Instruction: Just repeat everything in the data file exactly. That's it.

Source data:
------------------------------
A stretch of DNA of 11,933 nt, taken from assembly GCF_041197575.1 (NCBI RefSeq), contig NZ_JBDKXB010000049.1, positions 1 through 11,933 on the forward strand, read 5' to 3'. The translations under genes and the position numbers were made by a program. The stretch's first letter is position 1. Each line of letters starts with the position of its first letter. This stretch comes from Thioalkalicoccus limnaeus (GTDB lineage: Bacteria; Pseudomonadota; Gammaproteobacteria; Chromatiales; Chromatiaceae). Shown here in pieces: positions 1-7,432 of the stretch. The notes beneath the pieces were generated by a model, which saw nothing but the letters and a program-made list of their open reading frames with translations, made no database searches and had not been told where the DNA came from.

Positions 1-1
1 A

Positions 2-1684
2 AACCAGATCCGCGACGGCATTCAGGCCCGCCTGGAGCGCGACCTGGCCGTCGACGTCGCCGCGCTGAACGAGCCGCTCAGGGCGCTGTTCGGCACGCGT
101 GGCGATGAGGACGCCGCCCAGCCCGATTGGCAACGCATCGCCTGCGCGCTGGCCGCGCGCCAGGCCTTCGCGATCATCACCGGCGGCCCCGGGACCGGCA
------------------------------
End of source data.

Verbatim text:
A stretch of DNA of 11,933 nt, taken from assembly GCF_041197575.1 (NCBI RefSeq), contig NZ_JBDKXB010000049.1, positions 1 through 11,933 on the forward strand, read 5' to 3'. The translations under genes and the position numbers were made by a program. The stretch's first letter is position 1. Each line of letters starts with the position of its first letter. This stretch comes from Thioalkalicoccus limnaeus (GTDB lineage: Bacteria; Pseudomonadota; Gammaproteobacteria; Chromatiales; Chromatiaceae). Shown here in pieces: positions 1-7,432 of the stretch. The notes beneath the pieces were generated by a model, which saw nothing but the letters and a program-made list of their open reading frames with translations, made no database searches and had not been told where the DNA came from.

Positions 1-1
1 A

Positions 2-1684
2 AACCAGATCCGCGACGGCATTCAGGCCCGCCTGGAGCGCGACCTGGCCGTCGACGTCGCCGCGCTGAACGAGCCGCTCAGGGCGCTGTTCGGCACGCGT
101 GGCGATGAGGACGCCGCCCAGCCCGATTGGCAACGCATCGCCTGCGCGCTGGCCGCGCGCCAGGCCTTCGCGATCATCACCGGCGGCCCCGGGACCGGCA